Bringing it back home

The mechanics in the hangars are getting to know me pretty well these days, and that’s not really a good thing.

Granted, most of the time I’m able to fly my crates back from a sortie to the airfield. I’ve been blessed the war hasn’t claimed me as a casualty yet. And on that return flight, I usually take note of what damage will need to be on the after-action reports. Often, it’s the usual damage: bullet holes in the fuselage, perhaps a small hole in the wing or some cracks in the canopy. Once, it was smoke and oil spewing from the engine cowling.

It’s the landing that adds to my damage report. Substantially. As in, double or triple.

I’m not coming in particularly hot. At least, I don’t think so. I’m just coming in hard — like rip off the landing gear, jam guns 2 and 3, “I think I just lost a filling and a crown” kind of hard. It’s more than just embarrassing; it’s painful.

The flight instructors never really covered much of the landings in flight school. It’s likely they didn’t expect us to live long enough to really need that much training. And practicing doesn’t really do much if I keep practicing the same errors. Though if I keep going at my current rate, the Allies aren’t going to have many more crates with which I’m allowed to “practice.”

Take my last sortie, for example. Took off from a grass strip in a LaGG-3 after a Focke Wulf 189 bomber sighted near the field. Racing ahead of my squad mate, that for some reason couldn’t keep up, I unloaded rounds directly into its port-side engine and blew the crew back to Hell. On the return flight, we encountered a pair of Junkers 87s. My mate took down one, and I scored the other. I was so fortunate as to have not been hit once the entire flight.

Damn if I was going to meet my Maker landing in the “safety” of my own airspace with nary a Nazi for 30 klicks in any direction.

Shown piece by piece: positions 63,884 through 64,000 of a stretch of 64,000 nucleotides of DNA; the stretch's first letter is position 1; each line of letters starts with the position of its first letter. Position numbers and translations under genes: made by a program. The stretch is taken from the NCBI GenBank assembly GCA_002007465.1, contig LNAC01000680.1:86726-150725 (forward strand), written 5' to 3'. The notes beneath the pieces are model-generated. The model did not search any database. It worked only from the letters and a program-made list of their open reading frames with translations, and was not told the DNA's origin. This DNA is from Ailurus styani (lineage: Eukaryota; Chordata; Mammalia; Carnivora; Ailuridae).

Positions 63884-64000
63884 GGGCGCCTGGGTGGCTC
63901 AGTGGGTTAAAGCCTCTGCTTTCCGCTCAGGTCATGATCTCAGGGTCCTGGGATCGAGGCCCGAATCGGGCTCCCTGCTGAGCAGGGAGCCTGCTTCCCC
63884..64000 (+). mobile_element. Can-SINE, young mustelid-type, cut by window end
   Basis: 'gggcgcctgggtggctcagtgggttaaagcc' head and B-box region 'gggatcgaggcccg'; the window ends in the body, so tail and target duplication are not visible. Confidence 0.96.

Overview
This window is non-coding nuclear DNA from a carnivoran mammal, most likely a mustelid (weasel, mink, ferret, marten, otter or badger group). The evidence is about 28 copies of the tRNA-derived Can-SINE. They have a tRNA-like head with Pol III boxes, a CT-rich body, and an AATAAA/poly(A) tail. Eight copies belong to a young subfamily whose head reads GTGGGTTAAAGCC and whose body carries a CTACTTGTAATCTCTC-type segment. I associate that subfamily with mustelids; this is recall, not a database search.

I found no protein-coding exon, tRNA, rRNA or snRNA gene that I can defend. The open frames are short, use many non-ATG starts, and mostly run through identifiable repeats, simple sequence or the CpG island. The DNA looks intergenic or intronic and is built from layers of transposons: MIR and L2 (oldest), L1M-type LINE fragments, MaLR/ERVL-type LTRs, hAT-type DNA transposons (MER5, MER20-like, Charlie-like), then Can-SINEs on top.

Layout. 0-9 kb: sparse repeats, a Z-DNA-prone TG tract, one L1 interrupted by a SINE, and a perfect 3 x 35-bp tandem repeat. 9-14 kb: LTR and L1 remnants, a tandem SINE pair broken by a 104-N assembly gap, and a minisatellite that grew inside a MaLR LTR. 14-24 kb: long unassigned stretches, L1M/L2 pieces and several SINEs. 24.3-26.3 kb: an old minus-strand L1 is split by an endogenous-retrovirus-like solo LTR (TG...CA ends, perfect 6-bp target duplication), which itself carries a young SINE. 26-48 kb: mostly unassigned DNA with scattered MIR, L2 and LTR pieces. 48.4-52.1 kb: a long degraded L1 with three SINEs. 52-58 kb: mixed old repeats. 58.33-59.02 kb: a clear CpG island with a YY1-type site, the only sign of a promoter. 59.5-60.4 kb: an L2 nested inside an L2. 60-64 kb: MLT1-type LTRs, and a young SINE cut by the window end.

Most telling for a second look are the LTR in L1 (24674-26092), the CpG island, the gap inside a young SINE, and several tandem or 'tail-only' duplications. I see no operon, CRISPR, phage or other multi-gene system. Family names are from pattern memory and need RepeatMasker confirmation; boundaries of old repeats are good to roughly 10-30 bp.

So instead of returning the plane back to our grass strip, I flew another 12 klicks south to land on the only Allied-occupied concrete tarmac airfield. My commander was furious, but better him being mad at me than me digging a 400-meter trench into the Motherland trying to land my plane on a bumpy, grass pasture that’s been mowed to give the appearance of a runway. Much better than tearing the plane to shrapnel. And far better than killing myself.

So myself and my plane returned safely from the Nazi encounters, save for the lashing of my commander.

Technorati claim


Blowing off the dust

It’s been a while since I’ve been in the cockpit.

In fact, it’s been more than just “a while.” The years of flight training are thankfully still stored, and the muscle memory helped somewhat. But knowing my combat edge had softened since I last wrapped my hands around a flight stick and throttle, I felt it best to have the Captain run me through a few refresher runs.

I climbed into the Spitfire and ran through some basic maneuvers for the Captain, to assure him I still remembered the difference between an aileron and the elevator. Then I flew over to the designated firing area to practice on dummy balloon zeppelins. Orders then came over the radio to help dispatch a group of Nazi bombers that had clumsily found their way too close to Allied airspace. The bombers put up little resistance, and even less defensive maneuvering, and quickly succumbed to our fire.

Back down on the tarmac afterwards, I felt a bit better about once again being in a cockpit. Still not knowing where I wanted to be reassigned for the war, I asked the Captain if I could run a sortie with the nearby USSR crews having trouble with encroaching Nazi fighters. After a short train ride and a few cups of coffee, I was climbing into a Russian kitted P40 in a frozen field with little more than ice for a runway.

I managed to get the P40 airborne without killing myself or my compatriots in the process along the ice-laiden “tarmac”. We climbed to 3500m and followed our sweeping patrol of the countryside. A little over halfway through the patrol, my squadmates found and engaged several Messerschmitts. I engaged as well, though only lightly wounding one aircraft. With only one enemy actually downed, all parties were forced to disengage after the ammo wells ran dry.

Suffering mostly cosmetic damage to my P40, I followed my squad back to the airfield – field being the most appropriate term. One poor sap crashed on landing; I still have not heard if it was due to equipment failure from the engagement. On approach, my flaps jammed for one reason or another – perhaps the law of Murphy. I touched down with little other incident, and thanked God for my return once again.